The Impact of Covid-19 on Relationships

1 September 2020   |   by Paula Crowhurst   |   Conflict, Division
The Coronavirus outbreak has had a dramatic effect on all our lives including relationships with people in our community, family, home life, and in the work place.

We have had to change the way we see each other in our friends and family ‘bubble’ safely over the past 6 months. For most, we have found ourselves spending far more time with those who share our homes, whether it is family, housemates or both.

For some, this set up is continuing because of furlough, employers encouraging staff to work from home or there are those who have been made redundant, so they have no choice in the matter.Having much closer contact than usual can feel stressful, and even unbearable. We all need our own personal space and being together 24/7 without downtime for personal hobbies and interests, puts a huge strain on any relationship.


At a time when we face uncertainty we need extra patience and understanding because we are finding it harder to cope. Life becomes like a pressure cooker, ready to explode depending on ones temperament. Bottled up anger and frustration will turn into resentment which you may express by criticising your partner as you will be noticing more of their flaws.We have been told that we need to stay at home, but for some of us, staying at home can be dangerous or unbearable/insufferable if were are living with domestic violence or abuse. Of course, in these situations, your immediate safety comes first and you may have to leave home.

Slowly, lockdown has eased. Gyms, beauty salons, bowling alleys and cinemas have begun to resume business as ‘a sort of’ normal. The question is, what does our own personal safety mean to us as individuals because of the impact of the virus? If your partner has underlying health issues and you decide that you want to play football with your mates in the local park, is that fair or reasonable on your partner who has health concerns? Or, if you haven’t seen your boyfriend/girlfriend for months, is it now okay for him/her to stay over?

How do I avoid constant arguments?

  • 1. Don’t stop communicating. Don’t stonewall your partner by avoiding interaction. Not being present by choosing to do something else whilst your partner is talking to you, will in turn make your partner feel that they are not being heard. Making the effort to demonstrate that you are giving your partner, your full attention will avoid further argument.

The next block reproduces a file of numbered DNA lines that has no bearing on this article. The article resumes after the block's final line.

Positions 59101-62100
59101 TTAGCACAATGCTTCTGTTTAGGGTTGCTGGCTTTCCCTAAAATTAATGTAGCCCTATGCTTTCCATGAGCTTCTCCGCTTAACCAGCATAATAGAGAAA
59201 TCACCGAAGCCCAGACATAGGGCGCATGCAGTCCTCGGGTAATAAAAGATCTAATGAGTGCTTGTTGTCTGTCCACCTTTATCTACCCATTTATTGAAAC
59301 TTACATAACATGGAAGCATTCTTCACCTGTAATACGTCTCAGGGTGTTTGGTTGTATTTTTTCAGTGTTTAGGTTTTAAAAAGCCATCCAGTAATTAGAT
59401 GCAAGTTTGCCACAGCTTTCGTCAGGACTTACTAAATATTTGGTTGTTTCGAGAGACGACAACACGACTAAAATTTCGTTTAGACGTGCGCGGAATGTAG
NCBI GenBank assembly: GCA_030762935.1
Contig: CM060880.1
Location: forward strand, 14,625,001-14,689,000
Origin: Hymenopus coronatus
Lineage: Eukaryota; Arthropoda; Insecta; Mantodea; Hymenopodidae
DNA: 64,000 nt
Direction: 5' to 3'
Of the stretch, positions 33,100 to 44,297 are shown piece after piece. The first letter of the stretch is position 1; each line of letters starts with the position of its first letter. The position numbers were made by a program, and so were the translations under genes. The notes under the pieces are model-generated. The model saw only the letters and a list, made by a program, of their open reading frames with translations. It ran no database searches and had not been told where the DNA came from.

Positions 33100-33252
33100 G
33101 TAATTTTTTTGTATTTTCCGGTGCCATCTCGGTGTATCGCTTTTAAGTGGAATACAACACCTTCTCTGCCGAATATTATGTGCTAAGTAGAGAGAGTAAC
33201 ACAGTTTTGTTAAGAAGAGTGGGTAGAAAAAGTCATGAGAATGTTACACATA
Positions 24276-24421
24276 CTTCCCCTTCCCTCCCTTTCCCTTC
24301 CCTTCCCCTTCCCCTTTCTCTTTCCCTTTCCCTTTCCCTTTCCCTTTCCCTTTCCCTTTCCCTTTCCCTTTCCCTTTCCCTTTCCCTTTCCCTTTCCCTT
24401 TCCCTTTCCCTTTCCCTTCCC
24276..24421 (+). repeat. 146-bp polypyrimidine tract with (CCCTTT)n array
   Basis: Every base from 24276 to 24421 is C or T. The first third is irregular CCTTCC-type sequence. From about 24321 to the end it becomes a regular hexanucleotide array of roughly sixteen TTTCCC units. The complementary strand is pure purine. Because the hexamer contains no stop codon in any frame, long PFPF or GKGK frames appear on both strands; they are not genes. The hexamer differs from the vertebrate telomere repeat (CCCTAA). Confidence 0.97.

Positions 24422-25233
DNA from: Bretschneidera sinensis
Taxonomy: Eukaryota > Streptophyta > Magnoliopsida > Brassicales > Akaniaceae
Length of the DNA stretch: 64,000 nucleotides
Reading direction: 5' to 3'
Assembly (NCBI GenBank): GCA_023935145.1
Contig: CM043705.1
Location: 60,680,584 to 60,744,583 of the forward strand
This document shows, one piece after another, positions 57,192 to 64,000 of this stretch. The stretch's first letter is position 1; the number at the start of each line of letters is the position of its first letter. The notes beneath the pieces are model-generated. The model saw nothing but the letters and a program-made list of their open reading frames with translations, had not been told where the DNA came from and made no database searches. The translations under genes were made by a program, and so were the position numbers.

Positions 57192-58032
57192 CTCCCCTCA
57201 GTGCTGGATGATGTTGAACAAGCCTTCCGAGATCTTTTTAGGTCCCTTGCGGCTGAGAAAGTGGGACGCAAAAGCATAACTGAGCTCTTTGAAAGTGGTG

• 2. Stop accusing your partner of being the problem. If you throw out accusations, it puts your partner on the defensive and people on the defensive say and do things they don’t mean and that are not productive. Make the conversation about your own feelings rather than your partner’s actions. This is a more compassionate way to communicate. Use “I” statements, not “you”. “I feel unappreciated”, or “I feel that I do everything around the house”, etc… This avoids conflict so that you reach an understanding.
  • 3. Tone is so important too. Don’t yell or use sarcasm as this shows contempt. Rolling of the eyes is another form of communication which is not helpful! Learn to listen and think about your body language.
  • 4. Re-living the past by bringing up old mistakes & not having a general specific complaint. Let go of the past, it prevents you moving forward.

These are questions that need to be addressed. Communication and consideration is paramount in any relationship. Listen to each other and know how each of you are feeling. Be respectful of one another. Be present, in other words, pay attention to the other people in your life. Don’t be distracted by phones, laptops, iPads, work etc… Concentrate on the here and now. Share tasks around the home, give yourself as much space as possible, but understand that you may need to share the same space at certain times. Set up a daily routine/rota as to how you work around each other.

Above all, we need to remind ourselves that social distancing is paramount in these difficult times and if we are to see a way out of this awful situation, any time soon, we all need to be considerate and respectful as a population for the greater good!

Paula Crowhurst

The author of and a wide variety of inspirational & helpful blogs, to aid you in getting your life back on track after divorce. In addition to your personal coach, her own experiences will provide a unique and considered insight, into the things you can do to keep positive and motivated.